Ethyl cellulose has been the traditional thick film polymeric binder because of low cost and the ability to provide good viscosity characteristics. Lower carbon residue can be achieved by using acrylic systems but viscosity is hard to control. On the other hand, QPAC binder systems have burn-out efficiency as good, or better than, acrylic and can be formulated to provide the required viscosity characteristics.
More specifically, what is the QPAC 40 PPC system?
The QPAC 40 PPC system consists of a high molecular weight polypropylene carbonate polymer dissolved in a solvent that is suitable for screen-printing applications. Dispersant may be added if necessary.
How does QPAC 40 PPC compare to the standard thick film binding materials? And what are the main benefits of the system?
QPAC 40 PPC produces significantly lower residue after firing, providing improved thick-film product performance, and can be decomposed efficiently during short firing processes at relatively low temperatures.
The QPAC 40 PPC system decomposes at a lower temperature than the more traditional binding agents, what is the significance of this and how does enhance the process?
The low decomposition temperature of QPAC allows burn-out in air with minimal oxidation of metal powders (such as Cu or Ni), the use of glass powders with lower melting temperatures (providing a wider range of properties), and shorter cycle times during processing.
With the current demand for smaller, more powerful electronics, where does Thick Film Technology sit and how does the QPAC system differ from the competition?
The performance of QPAC is unmatched by any other binder system and its use is well established in a variety of electronic applications. Thick film technology continues to grow and it is expected that QPAC will gradually replace most of the traditional binder systems used today.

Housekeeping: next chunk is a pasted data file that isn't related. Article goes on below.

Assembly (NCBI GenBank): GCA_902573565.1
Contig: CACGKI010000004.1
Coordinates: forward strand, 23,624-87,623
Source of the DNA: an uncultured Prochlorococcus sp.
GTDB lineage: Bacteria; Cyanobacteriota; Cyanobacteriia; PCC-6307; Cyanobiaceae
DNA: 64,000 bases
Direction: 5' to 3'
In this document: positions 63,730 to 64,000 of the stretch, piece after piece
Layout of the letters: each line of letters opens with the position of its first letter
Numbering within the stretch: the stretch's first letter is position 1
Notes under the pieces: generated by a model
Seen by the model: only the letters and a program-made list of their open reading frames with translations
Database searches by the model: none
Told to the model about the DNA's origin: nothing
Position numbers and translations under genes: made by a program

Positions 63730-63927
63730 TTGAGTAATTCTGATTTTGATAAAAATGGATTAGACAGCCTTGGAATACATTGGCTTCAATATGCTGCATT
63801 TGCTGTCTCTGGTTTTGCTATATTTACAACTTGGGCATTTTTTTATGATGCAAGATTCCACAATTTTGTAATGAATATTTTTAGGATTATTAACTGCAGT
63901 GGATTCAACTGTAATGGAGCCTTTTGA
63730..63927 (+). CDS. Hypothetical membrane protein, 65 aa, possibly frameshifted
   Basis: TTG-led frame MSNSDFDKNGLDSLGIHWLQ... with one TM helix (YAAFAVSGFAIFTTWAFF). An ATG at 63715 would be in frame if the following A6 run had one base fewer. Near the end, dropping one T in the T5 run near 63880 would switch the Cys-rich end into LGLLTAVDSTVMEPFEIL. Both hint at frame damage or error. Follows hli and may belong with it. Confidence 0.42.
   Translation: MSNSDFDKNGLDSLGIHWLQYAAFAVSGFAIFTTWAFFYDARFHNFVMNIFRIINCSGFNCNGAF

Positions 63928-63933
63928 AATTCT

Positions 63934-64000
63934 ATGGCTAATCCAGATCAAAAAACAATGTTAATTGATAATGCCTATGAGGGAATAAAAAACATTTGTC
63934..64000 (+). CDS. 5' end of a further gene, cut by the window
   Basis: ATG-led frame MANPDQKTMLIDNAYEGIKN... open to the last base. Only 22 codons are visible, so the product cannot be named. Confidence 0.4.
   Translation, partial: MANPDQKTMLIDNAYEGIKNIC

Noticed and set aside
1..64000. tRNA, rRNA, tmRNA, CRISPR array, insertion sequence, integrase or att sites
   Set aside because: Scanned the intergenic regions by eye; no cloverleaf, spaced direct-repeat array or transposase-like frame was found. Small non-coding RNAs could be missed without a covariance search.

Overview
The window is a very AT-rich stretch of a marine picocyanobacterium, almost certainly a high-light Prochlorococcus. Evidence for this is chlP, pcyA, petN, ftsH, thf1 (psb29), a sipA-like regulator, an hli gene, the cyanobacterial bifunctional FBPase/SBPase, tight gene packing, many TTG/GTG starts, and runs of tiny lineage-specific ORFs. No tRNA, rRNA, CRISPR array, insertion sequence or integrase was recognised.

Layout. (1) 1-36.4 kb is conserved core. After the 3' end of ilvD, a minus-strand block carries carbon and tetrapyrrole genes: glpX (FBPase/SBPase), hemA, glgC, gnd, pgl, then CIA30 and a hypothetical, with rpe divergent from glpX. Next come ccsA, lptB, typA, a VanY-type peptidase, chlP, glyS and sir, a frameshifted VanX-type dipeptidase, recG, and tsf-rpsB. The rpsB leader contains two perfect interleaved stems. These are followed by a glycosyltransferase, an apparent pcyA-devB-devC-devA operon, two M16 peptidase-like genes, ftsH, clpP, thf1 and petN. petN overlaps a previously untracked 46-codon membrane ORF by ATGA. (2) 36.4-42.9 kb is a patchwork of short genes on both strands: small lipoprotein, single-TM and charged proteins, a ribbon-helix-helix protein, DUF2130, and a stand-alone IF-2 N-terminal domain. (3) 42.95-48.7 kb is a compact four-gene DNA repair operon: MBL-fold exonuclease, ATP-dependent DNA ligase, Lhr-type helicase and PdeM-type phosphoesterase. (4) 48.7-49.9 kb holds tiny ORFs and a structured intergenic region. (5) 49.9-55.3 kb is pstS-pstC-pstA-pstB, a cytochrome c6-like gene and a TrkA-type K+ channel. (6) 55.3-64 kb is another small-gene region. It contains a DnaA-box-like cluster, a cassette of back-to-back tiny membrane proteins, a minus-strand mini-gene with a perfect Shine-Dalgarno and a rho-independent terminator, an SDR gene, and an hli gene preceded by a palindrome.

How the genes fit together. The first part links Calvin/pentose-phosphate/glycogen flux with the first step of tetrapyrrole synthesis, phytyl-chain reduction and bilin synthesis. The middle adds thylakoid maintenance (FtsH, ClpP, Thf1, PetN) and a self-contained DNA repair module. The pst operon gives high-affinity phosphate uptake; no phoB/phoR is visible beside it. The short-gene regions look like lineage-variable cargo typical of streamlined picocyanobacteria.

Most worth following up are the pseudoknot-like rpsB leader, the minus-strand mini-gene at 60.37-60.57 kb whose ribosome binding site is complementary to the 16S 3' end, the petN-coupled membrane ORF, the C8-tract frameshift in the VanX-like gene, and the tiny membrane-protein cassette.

There have been some significant advancements in recent research and development within the thick film manufacturing industry, with this in mind, what is the significance of the QPAC 40 PPC system?
QPAC has been used for several years in thick film pastes that provide metallization to aluminium nitride substrates. It is an ideal binder system for Cu and Ni metallization and its benefits have been demonstrated in multilayer ceramic capacitors. Its use can be expected to grow in plasma displays and solar cells.
What is the future for thick film technology? And, where is Empower materials focusing?
Thick-film technology has a bright future as is evident by the healthy business performance of the leading manufacturers of thick-film pastes. Empower Materials is partnering with leaders in the industry to make available a binder system that will improve product performance and provide a competitive advantage.
About Peter Ferraro
Working for Empower Materials for 11 years as Director of Business Development. Responsible for commercializing QPAC® polyalkylene carbonates in technical markets worldwide. Earlier work experience involved focusing on new business development of emerging technologies in nanoparticles, energy and digital imaging.
Educational background includes undergraduate degree in Chemical Engineering Degree from Columbia University and masters degree in business from Lehigh University.